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Originally appearing in Volume V13, Page 525 of the 1911 Encyclopedia Britannica.
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BARON HIRSCH AUF GEREUTH MAURICE DE HIRSCH, in the baronage of Bavaria (1831-1896), capitalist and philanthropist (German by birth, Austro-Hungarian by domicile), was born at Munich, gth December 1831. His grandfather, the first Jewish landowner in Bavaria, was ennobled with the pradikat " auf Gereuth " in 1818; his father, who was banker to the Bavarian king, was created a baron in 1869. The family for generations has occupied a prominent position in the German Jewish community. At the age of thirteen young Hirsch was sent to Brussels to school, . but when seventeen years old he went into business. In 1855 he became associated with the banking house of Bischoffsheim & Goldschmidt, of Brussels, London and Paris. He amassed a large fortune, which he increased by purchasing and working railway concessions in Austria, Turkey and the Balkans, and by speculations in sugar and copper. While living in great splendour in Paris and London and on his estates in Hungary, he devoted much of his time to schemes for the relief of his Hebrew co-religionists in lands where they were persecuted and oppressed. He took a deep interest in the educational work of the Alliance Israelite Universelle, and on two occasions presented the society with gifts of a million francs. For some years he regularly paid the deficits in the accounts of the Alliance, amounting to several thousand pounds a year. In 1889 he capitalized his donations and presented the society with securities producing an annual income of £r6,000. On the occasion of the fortieth anniversary of the emperor Francis Joseph's accession to the Austrian throne he gave £5oo,000 for the establishment of primary and technical schools in Galicia and the Bukowina. The greatest charitable enterprise on which he embarked was in connexion with the persecution of the Jews in Russia (see ANTI-SEMITISM). He gave £ro,000 to the funds raised for the repatriation of the refugees in 1882, but, feeling that this was a very lame conclusion to the efforts made in western Europe for the relief of the Russian Jews, he offered the Russian Government £2,000,000 for the endowment of a system of secular education to be established in the Jewish pale of settlement. The Russian Government was willing to accept the money, but declined to allow any foreigner to be concerned in its control or administration. Thereupon Baron de Hirsch resolved to devote the money to an emigration and colonization scheme which should afford the persecuted Jews opportunities of establishing themselves in agricultural colonies outside Russia. He founded the Jewish Colonization Association as an English society, with a capital of £2,000,000, and in 1892 he presented to it a further sum of £7,000,000. On the death of his wife in 1899 the capital was increased to £1 1,000,000, of which £I,250,000 went to the Treasury, after some litigation, in death duties. This enormous fund, which is probably the greatest charitable trust in the world, is now managed by delegates of certain Jewish societies, chiefly the Anglo-Jewish Association of London and the Alliance Israelite Universelle of Paris, among whom the shares in the association have been divided. The association, which is prohibited from working for profit, possesses large colonies in South America, Canada and Asia Minor. In addition to its vast agricultural work it has a gigantic and complex machinery for dealing with the whole problem of Jewish persecution, including emigration and distributing agencies, technical schools, co-operative factories, savings and loan banks and model dwellings in the congested Russian jewries. It also subventions and assists a large number of societies all over the world whose work is connected with the relief and rehabilitation of Jewish refugees. Besides this great organization, Baron de Hirsch founded in 1881 a benevolent trust in the United States for the benefit of Jewish immigrants, which he endowed with £493,000. His minor charities were on a princely scale, and during his residence in London he distributed over £100,000 among the local hospitals. It was in this manner that he disposed of the whole gross proceeds derived from his successes on the English turf, of which he was a lavish patron. He raced, as he said himself, " for the London hospitals," and in 1892, when his filly, La Fleche, won the Oaks, St Leger and One Thousand Guineas, his donations from this source amounted to about £40,000. Baron de Hirsch married on 28th June 1855 Clara, daughter of Senator Bischoffsheim of Brussels (b. 1833), by whom he had a son and daughter, both of whom predeceased him. He died at Ogyalla, near Komorn, in Hungary, 21st April 1896. The baroness, who seconded her husband's charitable work with great munificence—their total benefactions have been estimated at £18,000,000,—died at Paris on the 1st of April 1899. For details of Baron de Hirsch's chief charities see the annual reports of the Alliance Israelite Universelle and of the " Adminis- tration Centrale " of the Jewish Colonization Association. (L. W.) Horeb, and commentaries on the Pentateuch and Psalms. These are marked by much originality, but their exegesis is fanciful. Three volumes of his essays have been published (1902-1908); these were collected as Gesammelte Schriften from his periodical .I eschurun. For Hirsch's religious philosophy see S. A. Hirsch, A Book of Essays (London, 1905). (I. A.) HIRSCHBERG, a town of Germany, in the Prussian province of Silesia, beautifully situated at the confluence of the Bober and Zacken, 112o ft. above the sea-level, 48 m. S.E. of Gorlitz, on the railway to Glatz, with branches to Grunthal and Schmiedeberg. Pop. (1905) 19,317. It is surrounded by pleasant promenades occupying the site of its former fortifications. It possesses an Evangelical church, the church of the Holy Cross, one of the six Gnaden Kirchen for the Silesian Protestants stipulated for in the agreement at Altranstadt between Charles XII. of Sweden and the emperor Joseph I. in 1707, four Roman Catholic churches, one of which dates from the 14th century, a synagogue, several schools, an orphanage and an asylum. The town is the principal emporium of commerce in the Silesian mountains, and its industries include the carding and spinning of wool, and the manufacture of linen and cotton fabrics, yarn, artificial flowers, paper, cement, porcelain, sealing-wax, blacking, chemicals and cider. There is also a lively trade in corn, wine and agricultural produce. The town is celebrated for its romantic surroundings, including the Cavalierberg, from which there is a splendid view, the Hausberg, the Helicon, crowned by a small Doric temple, the Kreuzberg, with walks commanding beautiful views, and the Sattler ravine, over which there is a railway viaduct. Hirschberg was in existence in the Irth century, and obtained town rights in r ro8 from Duke Boleslaus of Poland. It withstood a siege by the Hussites in 1427, and an attack of the imperial troops in 1640. The foundation of its prosperity was laid in the 16th century by the introduction of the manufacture of linen and veils. Hirschberg is also the name of a town of Thuringia on the Saale with manufactures of leather and knives. Pop. 2000.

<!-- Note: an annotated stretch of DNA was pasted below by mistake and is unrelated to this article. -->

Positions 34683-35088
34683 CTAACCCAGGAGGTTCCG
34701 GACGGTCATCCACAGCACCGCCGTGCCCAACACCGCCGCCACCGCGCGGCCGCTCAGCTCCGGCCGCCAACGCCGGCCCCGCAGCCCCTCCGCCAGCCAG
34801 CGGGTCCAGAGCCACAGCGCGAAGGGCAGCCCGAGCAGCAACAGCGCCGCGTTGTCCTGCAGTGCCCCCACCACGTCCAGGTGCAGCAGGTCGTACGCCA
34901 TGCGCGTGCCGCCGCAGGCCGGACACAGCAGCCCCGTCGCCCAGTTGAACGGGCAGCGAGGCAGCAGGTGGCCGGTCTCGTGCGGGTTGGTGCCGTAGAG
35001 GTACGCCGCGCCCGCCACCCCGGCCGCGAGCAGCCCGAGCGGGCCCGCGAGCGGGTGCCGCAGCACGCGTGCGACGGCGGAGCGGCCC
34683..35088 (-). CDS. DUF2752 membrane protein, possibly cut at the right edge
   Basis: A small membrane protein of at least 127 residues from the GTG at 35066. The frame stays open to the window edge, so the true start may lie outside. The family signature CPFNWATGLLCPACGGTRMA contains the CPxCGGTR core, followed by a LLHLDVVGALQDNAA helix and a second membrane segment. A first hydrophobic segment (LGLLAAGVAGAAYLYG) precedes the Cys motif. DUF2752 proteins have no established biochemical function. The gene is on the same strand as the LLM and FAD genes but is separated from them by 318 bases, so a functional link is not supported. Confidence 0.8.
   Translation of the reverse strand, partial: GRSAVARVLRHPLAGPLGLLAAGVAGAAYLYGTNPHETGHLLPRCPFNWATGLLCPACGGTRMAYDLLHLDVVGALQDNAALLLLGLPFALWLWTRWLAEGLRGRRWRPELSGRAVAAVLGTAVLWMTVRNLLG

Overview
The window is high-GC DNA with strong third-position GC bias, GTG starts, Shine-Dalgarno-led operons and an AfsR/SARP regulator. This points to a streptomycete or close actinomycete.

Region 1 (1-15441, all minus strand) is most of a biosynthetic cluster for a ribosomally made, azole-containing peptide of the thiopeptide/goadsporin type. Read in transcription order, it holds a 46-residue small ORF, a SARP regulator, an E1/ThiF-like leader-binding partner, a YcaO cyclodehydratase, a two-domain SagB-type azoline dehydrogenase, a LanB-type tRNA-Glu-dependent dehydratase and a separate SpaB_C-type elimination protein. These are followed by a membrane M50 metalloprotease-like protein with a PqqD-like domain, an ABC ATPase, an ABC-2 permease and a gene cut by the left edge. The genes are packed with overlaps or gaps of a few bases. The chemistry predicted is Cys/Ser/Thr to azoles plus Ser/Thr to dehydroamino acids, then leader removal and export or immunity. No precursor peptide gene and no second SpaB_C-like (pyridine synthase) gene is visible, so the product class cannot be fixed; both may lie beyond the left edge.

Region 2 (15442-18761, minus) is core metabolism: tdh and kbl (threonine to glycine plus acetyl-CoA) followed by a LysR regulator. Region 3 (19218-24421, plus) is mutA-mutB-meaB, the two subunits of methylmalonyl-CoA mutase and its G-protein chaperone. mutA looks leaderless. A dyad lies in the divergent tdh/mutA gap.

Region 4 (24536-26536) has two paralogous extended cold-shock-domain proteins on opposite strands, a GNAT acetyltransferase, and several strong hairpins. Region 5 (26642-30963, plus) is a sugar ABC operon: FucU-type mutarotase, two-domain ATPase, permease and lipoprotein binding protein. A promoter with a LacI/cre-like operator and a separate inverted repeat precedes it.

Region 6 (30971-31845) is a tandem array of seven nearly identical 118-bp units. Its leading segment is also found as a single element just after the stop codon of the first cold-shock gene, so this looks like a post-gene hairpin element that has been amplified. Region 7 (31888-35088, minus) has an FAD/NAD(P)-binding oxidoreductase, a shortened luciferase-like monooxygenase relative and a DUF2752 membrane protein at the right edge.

HIRPINI (from an Oscan or Sabine stem hirpo-, "wolf...